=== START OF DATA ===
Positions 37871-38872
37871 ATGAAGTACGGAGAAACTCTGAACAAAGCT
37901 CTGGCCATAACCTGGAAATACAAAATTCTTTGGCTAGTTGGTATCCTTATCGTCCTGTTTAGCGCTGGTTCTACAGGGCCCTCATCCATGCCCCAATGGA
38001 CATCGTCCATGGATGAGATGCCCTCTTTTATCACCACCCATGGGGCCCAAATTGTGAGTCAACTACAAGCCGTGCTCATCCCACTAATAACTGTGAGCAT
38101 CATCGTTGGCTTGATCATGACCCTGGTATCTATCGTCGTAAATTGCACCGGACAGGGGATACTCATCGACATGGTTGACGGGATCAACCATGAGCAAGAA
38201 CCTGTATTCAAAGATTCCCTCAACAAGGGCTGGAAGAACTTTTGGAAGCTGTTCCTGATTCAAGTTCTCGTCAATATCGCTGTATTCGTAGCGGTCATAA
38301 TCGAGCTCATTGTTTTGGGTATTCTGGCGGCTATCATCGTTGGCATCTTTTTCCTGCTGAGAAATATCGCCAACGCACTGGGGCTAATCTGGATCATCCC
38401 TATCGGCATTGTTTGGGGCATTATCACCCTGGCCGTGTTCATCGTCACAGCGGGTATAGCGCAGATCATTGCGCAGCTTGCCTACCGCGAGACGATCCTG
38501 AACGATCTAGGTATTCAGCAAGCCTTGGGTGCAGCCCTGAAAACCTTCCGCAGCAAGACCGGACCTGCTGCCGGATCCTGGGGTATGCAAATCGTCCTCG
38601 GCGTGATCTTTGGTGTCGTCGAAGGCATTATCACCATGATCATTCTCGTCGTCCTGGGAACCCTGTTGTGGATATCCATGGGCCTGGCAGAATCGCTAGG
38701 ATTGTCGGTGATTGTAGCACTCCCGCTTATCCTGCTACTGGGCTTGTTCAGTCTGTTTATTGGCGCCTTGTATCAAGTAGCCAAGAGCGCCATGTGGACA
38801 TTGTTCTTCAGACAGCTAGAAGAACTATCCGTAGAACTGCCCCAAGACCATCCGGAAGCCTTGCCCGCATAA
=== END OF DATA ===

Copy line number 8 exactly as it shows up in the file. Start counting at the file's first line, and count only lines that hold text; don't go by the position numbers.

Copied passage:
38401 TATCGGCATTGTTTGGGGCATTATCACCCTGGCCGTGTTCATCGTCACAGCGGGTATAGCGCAGATCATTGCGCAGCTTGCCTACCGCGAGACGATCCTG